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Considerable studies have examined the relationship between commodity markets and stock markets. This paper studies the cyclical relationship between commodity markets and stock markets with implications for investing based on index relationships. Stock markets are represented by the U.S. S&P 500 index and aggregate commodity markets by the U.S. producer price index (PPI). Tradeable market indexes readily available to investors, namely the S&P GSCI Index and the Bloomberg Commodity Index (BCOM), are also studied. An optimal bandpass filter is used to estimate the cyclical component using a pricing-performance measure of the S&P 500 relative to the PPI, based on annual data from 1871 to 2022. The S&P GSCI and the BCOM indexes are also used to test the robustness of the findings. The impacts of the financial crisis of 2008 and the coronavirus pandemic are also assessed. The overriding conclusion of the study is that a cyclical relationship exists between stock markets and commodity markets for both aggregate and tradeable indexes which can last, from peak to peak, approximately 31 years. Measuring returns and risks in a manner consistent with these cycles can shed new light on the usefulness of commodity investing via tradeable indexes in seeking efficient portfolios.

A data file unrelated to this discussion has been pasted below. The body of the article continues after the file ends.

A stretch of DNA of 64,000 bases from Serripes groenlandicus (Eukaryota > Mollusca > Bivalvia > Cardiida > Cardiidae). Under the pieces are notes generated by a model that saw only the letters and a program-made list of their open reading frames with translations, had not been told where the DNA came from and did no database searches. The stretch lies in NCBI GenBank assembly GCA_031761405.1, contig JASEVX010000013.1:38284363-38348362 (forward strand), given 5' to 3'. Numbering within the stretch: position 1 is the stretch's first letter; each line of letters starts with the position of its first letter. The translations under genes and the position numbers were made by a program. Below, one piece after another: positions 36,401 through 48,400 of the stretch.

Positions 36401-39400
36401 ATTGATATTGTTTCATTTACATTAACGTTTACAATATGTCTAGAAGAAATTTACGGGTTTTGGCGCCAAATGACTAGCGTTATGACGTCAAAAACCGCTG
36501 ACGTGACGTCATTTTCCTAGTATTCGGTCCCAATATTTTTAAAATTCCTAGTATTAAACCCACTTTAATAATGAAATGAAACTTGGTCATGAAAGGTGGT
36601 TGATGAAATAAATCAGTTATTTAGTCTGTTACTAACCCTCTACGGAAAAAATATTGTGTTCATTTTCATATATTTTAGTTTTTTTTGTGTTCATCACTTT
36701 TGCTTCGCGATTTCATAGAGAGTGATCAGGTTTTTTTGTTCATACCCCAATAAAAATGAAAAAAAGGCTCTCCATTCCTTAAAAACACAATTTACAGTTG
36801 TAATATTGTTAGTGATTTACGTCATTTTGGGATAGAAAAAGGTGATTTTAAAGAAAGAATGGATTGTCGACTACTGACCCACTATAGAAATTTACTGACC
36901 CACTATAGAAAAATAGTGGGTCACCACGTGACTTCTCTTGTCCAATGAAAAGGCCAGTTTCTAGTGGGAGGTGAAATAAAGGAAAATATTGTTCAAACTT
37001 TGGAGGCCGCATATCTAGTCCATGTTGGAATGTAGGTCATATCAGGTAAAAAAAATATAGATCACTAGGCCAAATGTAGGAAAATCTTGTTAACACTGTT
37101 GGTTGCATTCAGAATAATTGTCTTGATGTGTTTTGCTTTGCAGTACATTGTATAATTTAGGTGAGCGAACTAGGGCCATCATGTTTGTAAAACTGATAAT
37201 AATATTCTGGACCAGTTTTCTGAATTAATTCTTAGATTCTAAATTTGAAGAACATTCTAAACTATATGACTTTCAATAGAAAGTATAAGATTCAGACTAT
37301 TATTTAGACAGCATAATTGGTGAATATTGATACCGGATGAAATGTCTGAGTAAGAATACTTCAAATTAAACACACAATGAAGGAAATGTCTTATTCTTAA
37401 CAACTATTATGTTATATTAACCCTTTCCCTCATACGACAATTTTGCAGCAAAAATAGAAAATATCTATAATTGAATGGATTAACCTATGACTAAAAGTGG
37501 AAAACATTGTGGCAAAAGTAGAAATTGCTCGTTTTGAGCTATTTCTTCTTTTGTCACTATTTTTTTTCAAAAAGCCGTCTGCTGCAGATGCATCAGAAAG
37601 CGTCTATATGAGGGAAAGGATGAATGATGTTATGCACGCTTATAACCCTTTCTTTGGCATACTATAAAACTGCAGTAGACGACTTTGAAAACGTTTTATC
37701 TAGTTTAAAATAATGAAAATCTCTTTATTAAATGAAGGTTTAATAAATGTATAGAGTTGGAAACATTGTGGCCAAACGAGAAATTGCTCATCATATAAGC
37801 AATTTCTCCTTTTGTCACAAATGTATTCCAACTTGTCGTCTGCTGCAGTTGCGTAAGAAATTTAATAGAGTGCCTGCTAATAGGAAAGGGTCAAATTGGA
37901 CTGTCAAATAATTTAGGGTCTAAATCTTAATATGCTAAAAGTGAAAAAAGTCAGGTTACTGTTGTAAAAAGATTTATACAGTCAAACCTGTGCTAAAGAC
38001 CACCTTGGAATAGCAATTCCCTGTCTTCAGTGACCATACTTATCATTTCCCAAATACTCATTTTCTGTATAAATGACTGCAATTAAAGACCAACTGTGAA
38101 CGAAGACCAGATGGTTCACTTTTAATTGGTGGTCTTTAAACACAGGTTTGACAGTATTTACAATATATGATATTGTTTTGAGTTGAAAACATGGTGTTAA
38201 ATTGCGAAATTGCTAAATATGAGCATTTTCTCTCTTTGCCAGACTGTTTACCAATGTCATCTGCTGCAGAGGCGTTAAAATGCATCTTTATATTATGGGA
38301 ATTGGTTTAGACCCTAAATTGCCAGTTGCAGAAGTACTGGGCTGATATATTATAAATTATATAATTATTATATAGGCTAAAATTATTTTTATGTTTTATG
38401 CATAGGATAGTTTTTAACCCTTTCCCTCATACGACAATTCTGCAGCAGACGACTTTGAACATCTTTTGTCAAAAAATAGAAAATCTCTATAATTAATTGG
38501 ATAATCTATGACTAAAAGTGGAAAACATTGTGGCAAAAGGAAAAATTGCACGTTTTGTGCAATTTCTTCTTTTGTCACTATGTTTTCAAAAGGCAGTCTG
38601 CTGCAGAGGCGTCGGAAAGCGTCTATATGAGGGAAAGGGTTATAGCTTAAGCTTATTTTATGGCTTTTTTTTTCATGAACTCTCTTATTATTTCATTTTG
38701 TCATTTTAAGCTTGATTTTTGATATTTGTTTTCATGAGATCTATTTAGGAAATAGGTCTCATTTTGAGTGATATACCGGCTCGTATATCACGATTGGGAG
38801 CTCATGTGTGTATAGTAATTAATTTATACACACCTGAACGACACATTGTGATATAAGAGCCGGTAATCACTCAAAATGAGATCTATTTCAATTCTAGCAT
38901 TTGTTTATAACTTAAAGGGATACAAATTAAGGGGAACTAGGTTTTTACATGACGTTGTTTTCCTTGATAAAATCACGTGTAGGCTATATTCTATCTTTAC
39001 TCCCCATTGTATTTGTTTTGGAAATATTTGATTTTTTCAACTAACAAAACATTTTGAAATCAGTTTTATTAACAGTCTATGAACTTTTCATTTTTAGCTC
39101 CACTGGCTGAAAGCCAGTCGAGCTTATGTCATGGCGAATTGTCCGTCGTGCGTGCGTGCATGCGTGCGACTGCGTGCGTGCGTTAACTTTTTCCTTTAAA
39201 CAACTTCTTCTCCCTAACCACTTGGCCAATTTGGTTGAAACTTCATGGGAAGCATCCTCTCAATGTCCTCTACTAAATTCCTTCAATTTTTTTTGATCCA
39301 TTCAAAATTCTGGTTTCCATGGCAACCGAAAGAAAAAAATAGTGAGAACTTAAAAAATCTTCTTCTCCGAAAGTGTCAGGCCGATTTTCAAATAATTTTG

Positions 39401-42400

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Journal of Risk and Financial Management